Yet another nice late 1960s-1970s flat car

By B. Smith

Another load of lumber from the northwest came to Sanderson originating on the Northern Pacific.

Both cars are Exactrail.  Car on left built 12-67, cushion underframe, metal rail along end of deck boards, car on right built 10-65, no cushion underframe, end of deck boards exposed.

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Note difference between edges of deck.

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I cut down through the ends of the American Model Builders wood deck boards with a razor saw on the 10-65 car so the boards appear to be individual. I weathered both cars just with powder since I have had problems with wood warping when I used a weathering wash.

I need to add ACI plates, at least to the newer car since ACI plates came out in 1967, so it was probably delivered with one.

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A nice late 1960s – 1970s flat car

By B. Smith

Since completing my Wheels of Time lumber load I decided I needed another 50’ flatcar. Exactrail has a nice car except that the deck doesn’t come up flush with the steel casting and that flaw is very noticeable. I discovered that American Model Builders makes a laser cut wood deck for the Exactrail cars with 42’ truck centers and hoped it would correct the flaw. And it did!

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The small squares on the ends didn’t need the Exactrail deck under them but the big center piece needed the very thin Exactrail deck under the American Model Builders deck. The other thing I changed was the placement of the air hoses, which Exactrail had way too far from the coupler housing. I cut them off and moved them closer. The car rode just a bit high on the trucks that came with it so I filed off a bit of the truck centers and it’s good to go.

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Evoking the 1970s with cars and trucks.

Many times I see a great model railroad scene marred by bad vehicles.   Some of us slave over our freight roster only to have the vehicles on our layout sorely detract from them.  Cars and trucks are really worth our close attention as well.  They can make or really break a scene.

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Here are a few of my higher quality “foreground” models.  I have rougher vehicles I can park in the background.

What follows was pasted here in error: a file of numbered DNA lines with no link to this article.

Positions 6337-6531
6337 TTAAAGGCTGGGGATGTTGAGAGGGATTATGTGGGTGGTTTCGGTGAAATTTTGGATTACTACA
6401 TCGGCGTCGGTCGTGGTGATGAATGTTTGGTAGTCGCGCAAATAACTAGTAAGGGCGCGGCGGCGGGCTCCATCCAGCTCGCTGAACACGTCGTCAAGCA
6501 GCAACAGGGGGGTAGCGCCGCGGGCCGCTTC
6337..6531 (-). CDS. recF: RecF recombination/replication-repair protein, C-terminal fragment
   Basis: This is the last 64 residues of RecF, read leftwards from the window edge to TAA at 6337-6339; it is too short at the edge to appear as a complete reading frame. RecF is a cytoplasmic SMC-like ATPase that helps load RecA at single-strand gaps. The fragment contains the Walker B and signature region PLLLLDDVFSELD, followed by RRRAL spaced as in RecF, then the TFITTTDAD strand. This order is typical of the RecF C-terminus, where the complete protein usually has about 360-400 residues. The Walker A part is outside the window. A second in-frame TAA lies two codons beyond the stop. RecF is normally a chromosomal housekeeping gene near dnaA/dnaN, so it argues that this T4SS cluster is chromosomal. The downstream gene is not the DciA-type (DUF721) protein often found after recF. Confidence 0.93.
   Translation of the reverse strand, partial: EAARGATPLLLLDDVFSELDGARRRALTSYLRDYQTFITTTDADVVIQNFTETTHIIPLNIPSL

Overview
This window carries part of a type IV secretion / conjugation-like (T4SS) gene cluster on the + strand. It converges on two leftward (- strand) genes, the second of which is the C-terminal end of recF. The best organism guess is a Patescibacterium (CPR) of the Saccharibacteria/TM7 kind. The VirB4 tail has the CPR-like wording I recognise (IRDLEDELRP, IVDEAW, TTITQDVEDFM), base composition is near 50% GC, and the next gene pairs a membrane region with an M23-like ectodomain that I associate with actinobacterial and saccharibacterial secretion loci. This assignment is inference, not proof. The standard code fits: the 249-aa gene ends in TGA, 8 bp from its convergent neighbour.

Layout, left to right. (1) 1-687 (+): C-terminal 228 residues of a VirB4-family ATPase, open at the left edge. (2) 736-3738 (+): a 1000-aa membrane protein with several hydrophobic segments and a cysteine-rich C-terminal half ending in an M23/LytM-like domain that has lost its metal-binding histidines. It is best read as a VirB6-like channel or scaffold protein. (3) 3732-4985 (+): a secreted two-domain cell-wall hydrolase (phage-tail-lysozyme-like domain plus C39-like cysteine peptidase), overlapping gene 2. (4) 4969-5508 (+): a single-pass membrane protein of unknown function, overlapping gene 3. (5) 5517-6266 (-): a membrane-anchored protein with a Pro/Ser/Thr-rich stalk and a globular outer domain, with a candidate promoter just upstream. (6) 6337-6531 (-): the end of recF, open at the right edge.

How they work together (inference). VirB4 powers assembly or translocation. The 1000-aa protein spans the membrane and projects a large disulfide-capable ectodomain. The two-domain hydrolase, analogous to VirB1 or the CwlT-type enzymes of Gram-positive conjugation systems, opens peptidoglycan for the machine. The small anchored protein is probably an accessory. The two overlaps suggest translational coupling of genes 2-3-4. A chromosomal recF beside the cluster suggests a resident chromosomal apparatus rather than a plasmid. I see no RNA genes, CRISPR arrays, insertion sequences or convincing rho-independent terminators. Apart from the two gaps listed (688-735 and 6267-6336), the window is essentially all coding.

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This scene would not be nearly as good if I had low-quality models with no rear view mirrors, license plates or wrong era cars.  All of these cars are late-1960s to mid-1970s models which fits my era of mid to late-1970s (1975 and 1979) very well.  I have a dual era layout.  (Those damn yellow dots!  As appropriate, I only put the wheel inspection dots and newer COTS on just one side of my freight cars.)

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Your tractors need license plates too.  Don’t want them to get stopped on the road!

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Noone can look at my layout and think it is modern.

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These cars scream out 1970s!  Which is exactly what I want.

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Cars and trucks need to be carefully weathered as well.

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I apply a very thin wash of grimy black and roof brown thinned with alcohol with occasional dips of the brush in rust and black powder.

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Attention to detail on your cars and trucks will pay off as you photograph your layout.  You want them adding to the scene and era versus being a distraction.

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The Golden Era of Railroading

The “new” Golden Era

Many model railroaders today witnessed the late 1960s and 1970s and early 1980s.  Few of us witnessed the steam/diesel transition era. Many of us love to see and hear steam and think it’s awesome, but we didn’t experience that type of railroading in person.

Many of us ran to the track filled with excitement as to what kinds of locomotives, freight cars and cabooses would be on the approaching train. Trains almost always offered a surprise or two–a new road name we had never seen, flat car loads, a few piggybacks in the consist or the caboose of another road tacked on the end.

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Escondido, CA September 1974–©photo by B. Smith